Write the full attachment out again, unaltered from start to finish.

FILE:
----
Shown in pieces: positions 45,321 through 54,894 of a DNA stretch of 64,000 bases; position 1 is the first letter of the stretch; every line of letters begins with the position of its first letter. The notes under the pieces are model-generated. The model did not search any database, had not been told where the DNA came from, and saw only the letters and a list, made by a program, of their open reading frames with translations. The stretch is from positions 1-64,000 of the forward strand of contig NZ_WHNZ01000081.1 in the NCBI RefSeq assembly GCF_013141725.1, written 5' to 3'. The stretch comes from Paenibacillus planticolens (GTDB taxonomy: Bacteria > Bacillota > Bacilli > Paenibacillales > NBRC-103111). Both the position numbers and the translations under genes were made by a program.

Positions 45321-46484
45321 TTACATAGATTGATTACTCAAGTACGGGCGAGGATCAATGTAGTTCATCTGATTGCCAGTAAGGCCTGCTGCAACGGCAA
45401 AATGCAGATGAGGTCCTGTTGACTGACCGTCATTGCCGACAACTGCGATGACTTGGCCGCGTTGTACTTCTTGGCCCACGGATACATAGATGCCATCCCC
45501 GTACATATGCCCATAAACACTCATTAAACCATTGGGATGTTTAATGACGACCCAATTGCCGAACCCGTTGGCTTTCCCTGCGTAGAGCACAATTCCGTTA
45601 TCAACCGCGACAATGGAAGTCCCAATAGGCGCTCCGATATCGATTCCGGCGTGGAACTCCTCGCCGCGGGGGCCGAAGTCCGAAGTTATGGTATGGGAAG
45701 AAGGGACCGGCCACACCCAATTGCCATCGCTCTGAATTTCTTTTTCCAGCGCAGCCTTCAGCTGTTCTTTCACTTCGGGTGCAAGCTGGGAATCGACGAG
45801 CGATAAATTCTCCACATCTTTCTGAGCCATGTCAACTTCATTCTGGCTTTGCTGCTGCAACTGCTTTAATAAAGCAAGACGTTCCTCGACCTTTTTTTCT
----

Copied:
Shown in pieces: positions 45,321 through 54,894 of a DNA stretch of 64,000 bases; position 1 is the first letter of the stretch; every line of letters begins with the position of its first letter. The notes under the pieces are model-generated. The model did not search any database, had not been told where the DNA came from, and saw only the letters and a list, made by a program, of their open reading frames with translations. The stretch is from positions 1-64,000 of the forward strand of contig NZ_WHNZ01000081.1 in the NCBI RefSeq assembly GCF_013141725.1, written 5' to 3'. The stretch comes from Paenibacillus planticolens (GTDB taxonomy: Bacteria > Bacillota > Bacilli > Paenibacillales > NBRC-103111). Both the position numbers and the translations under genes were made by a program.

Positions 45321-46484
45321 TTACATAGATTGATTACTCAAGTACGGGCGAGGATCAATGTAGTTCATCTGATTGCCAGTAAGGCCTGCTGCAACGGCAA
45401 AATGCAGATGAGGTCCTGTTGACTGACCGTCATTGCCGACAACTGCGATGACTTGGCCGCGTTGTACTTCTTGGCCCACGGATACATAGATGCCATCCCC
45501 GTACATATGCCCATAAACACTCATTAAACCATTGGGATGTTTAATGACGACCCAATTGCCGAACCCGTTGGCTTTCCCTGCGTAGAGCACAATTCCGTTA
45601 TCAACCGCGACAATGGAAGTCCCAATAGGCGCTCCGATATCGATTCCGGCGTGGAACTCCTCGCCGCGGGGGCCGAAGTCCGAAGTTATGGTATGGGAAG
45701 AAGGGACCGGCCACACCCAATTGCCATCGCTCTGAATTTCTTTTTCCAGCGCAGCCTTCAGCTGTTCTTTCACTTCGGGTGCAAGCTGGGAATCGACGAG
45801 CGATAAATTCTCCACATCTTTCTGAGCCATGTCAACTTCATTCTGGCTTTGCTGCTGCAACTGCTTTAATAAAGCAAGACGTTCCTCGACCTTTTTTTCT